Till now, Astley has used colored or striped fabric as molds for concrete—piled like trash bags, the contents of a homeless shelter, or leftovers from a painting by Philip Guston. It bulges as it will, sometimes bursting the bags. The he adds to the textures and colors by sewing them back up and spattering some with paint. The paintings, while lighter and more improvisatory, also have greater structure and sudden glints of color. So what's NEW!They truly could belong to a construction site. Their creamy layers, though, are not wasted.

Even a thread on abstraction should note a representation of actual infrastructure, in three dimensions. One by Isidro Blasco has (with apologies) already closed, at Black & White through April 10. Then again, it opened right after New York threatened to shut the nearest subway down. With dates already slipping, the Metropolitan Transit Authority asks to eliminate the L train between Manhattan and Brooklyn for years, to restore the East River tunnel. The cost of Hurricane Sandy keeps climbing. By the end, you may remember access to Bushwick from this one show.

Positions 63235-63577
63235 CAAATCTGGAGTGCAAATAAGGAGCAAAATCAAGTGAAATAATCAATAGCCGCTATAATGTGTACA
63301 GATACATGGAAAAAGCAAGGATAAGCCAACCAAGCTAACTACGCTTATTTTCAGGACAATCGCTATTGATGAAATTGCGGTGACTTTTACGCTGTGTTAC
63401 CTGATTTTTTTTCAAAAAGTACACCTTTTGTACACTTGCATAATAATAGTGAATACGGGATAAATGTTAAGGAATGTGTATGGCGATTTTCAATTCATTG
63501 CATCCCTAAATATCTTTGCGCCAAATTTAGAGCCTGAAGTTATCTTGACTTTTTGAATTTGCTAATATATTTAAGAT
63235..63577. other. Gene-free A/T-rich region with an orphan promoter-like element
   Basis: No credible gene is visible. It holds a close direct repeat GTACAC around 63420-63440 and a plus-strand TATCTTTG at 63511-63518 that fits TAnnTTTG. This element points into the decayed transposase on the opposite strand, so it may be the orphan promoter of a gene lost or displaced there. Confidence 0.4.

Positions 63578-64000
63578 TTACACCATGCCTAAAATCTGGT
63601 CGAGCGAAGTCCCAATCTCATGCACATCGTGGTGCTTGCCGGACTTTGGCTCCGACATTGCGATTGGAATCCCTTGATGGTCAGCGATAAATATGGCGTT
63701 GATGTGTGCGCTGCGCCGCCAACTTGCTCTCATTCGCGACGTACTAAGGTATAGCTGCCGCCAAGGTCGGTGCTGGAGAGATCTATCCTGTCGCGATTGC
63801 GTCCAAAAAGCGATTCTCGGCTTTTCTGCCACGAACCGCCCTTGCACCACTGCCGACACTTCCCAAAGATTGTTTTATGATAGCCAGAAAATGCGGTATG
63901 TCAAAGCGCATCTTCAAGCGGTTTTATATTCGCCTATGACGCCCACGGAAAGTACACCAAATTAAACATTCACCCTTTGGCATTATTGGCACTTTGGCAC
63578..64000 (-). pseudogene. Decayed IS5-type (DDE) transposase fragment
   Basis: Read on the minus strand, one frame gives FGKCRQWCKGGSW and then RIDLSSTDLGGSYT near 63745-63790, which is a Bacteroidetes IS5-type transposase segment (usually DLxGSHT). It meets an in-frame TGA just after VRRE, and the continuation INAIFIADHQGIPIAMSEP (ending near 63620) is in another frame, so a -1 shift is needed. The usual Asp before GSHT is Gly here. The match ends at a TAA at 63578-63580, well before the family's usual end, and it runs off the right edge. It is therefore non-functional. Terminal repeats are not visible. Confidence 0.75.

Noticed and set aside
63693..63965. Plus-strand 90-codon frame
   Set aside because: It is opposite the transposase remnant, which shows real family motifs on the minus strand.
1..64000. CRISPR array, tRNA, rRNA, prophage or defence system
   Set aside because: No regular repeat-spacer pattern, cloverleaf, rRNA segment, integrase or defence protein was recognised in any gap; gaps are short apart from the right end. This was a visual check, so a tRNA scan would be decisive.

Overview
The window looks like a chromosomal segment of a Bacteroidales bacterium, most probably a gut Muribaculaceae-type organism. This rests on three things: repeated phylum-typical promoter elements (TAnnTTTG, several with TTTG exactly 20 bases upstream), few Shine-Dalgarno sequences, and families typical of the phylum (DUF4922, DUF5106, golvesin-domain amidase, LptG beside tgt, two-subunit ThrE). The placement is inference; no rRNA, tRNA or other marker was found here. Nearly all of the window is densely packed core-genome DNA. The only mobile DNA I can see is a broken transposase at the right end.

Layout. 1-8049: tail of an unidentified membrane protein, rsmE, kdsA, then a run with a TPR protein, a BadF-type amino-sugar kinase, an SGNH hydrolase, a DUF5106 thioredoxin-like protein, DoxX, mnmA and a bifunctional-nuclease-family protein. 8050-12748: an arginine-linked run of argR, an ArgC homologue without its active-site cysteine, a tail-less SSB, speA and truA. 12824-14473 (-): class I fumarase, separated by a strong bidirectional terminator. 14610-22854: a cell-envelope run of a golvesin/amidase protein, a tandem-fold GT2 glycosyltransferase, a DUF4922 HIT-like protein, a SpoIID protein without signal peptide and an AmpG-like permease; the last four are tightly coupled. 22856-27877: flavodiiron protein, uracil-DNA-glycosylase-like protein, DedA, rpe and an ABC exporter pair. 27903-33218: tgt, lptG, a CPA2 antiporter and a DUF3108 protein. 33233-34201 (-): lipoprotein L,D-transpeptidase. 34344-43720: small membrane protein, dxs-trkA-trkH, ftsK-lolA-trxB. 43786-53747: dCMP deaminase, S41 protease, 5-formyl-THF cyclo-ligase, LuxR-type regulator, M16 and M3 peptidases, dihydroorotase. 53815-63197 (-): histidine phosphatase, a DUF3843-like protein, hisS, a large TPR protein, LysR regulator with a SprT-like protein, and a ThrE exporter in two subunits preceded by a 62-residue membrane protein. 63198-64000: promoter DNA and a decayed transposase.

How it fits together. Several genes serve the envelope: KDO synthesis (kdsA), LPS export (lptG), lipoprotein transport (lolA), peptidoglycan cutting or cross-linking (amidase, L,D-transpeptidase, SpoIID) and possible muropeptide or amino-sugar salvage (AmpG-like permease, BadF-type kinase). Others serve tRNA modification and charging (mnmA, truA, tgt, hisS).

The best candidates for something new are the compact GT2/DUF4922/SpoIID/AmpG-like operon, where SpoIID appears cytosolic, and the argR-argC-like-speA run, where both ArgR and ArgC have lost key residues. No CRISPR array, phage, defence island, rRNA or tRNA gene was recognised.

Blasco works in collage and with the city from New York to Shanghai, as in the March 2016 edition of Art on Paper, the art fair. Often his photographs stick close to the wall and to a tourist’s giddiness at back alleys, open spaces, and major attractions, although not without an awareness of chaos, incomplete adaptation, and urban displacement. Here, though, his model city rises upward and spreads outward while digging well beneath. A few successive subway stops take over the room, like a single station. His timing was coincidental, but the line has never looked this clean or as close to a maze. Leave a more measured infrastructure to abstraction.

Read more, now in a feature-length article on this site.

4.27.16 — The Matrix

“I honestly don’t know,” he said. “I don’t remember.”